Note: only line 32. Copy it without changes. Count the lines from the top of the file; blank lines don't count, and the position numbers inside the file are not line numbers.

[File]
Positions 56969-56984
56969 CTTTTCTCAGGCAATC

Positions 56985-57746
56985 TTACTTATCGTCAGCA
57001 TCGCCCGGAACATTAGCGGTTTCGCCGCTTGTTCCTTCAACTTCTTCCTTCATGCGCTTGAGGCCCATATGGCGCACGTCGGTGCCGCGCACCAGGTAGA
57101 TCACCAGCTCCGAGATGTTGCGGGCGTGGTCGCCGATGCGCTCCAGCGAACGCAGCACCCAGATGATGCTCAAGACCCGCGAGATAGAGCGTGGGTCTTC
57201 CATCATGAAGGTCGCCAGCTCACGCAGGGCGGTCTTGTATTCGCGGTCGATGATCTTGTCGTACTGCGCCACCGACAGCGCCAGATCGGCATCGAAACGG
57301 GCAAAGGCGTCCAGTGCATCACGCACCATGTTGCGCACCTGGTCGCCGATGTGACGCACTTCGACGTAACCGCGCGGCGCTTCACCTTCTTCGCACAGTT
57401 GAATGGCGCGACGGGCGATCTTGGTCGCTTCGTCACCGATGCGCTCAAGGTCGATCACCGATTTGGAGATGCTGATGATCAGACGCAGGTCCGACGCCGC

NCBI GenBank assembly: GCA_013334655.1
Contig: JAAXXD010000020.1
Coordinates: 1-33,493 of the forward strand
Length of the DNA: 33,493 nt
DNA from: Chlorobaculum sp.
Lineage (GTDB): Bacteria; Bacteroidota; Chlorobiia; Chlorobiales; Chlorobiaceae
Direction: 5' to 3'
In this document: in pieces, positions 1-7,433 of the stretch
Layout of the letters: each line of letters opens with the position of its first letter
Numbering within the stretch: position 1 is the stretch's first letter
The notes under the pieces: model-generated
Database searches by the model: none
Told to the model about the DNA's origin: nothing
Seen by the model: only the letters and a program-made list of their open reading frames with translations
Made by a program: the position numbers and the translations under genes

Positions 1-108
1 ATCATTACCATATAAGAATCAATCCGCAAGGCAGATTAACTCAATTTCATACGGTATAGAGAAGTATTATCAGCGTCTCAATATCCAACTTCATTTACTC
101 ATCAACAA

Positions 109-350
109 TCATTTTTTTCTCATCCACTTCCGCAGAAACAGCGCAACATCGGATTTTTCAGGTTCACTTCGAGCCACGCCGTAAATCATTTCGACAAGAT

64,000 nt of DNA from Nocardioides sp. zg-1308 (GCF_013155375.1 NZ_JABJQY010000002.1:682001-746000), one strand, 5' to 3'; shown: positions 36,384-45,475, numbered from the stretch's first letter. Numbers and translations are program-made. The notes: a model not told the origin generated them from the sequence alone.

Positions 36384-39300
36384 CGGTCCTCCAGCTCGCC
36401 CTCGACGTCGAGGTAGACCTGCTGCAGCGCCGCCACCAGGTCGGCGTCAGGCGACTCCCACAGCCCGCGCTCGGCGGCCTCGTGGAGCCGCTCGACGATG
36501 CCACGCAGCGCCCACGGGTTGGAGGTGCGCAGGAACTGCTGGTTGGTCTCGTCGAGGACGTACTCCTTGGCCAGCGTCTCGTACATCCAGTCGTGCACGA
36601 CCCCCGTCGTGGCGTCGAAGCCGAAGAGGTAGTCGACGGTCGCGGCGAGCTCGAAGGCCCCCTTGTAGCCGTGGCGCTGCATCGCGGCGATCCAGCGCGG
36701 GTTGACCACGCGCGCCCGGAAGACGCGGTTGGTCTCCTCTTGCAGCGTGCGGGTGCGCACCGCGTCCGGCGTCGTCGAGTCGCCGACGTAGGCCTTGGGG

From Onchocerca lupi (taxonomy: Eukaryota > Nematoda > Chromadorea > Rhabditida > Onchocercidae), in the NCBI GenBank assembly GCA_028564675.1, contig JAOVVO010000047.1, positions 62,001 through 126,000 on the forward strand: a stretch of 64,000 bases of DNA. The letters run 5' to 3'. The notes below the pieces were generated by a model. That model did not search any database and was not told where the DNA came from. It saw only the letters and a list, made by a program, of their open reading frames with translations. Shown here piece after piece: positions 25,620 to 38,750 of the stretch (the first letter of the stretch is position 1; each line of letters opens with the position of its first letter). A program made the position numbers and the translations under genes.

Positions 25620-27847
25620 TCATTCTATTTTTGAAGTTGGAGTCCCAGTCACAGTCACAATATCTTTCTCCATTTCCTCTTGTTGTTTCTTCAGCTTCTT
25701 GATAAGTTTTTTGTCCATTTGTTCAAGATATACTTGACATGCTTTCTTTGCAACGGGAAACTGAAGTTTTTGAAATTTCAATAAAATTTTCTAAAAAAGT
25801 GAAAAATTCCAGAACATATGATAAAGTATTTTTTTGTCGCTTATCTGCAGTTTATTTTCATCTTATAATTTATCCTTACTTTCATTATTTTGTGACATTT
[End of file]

36384 CGGTCCTCCAGCTCGCC